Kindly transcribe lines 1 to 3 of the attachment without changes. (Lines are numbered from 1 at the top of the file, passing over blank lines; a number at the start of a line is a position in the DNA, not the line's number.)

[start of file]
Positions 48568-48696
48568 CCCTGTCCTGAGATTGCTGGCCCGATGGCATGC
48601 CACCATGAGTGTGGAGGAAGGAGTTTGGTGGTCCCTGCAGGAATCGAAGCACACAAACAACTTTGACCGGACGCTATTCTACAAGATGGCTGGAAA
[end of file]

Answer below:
Positions 48568-48696
48568 CCCTGTCCTGAGATTGCTGGCCCGATGGCATGC
48601 CACCATGAGTGTGGAGGAAGGAGTTTGGTGGTCCCTGCAGGAATCGAAGCACACAAACAACTTTGACCGGACGCTATTCTACAAGATGGCTGGAAA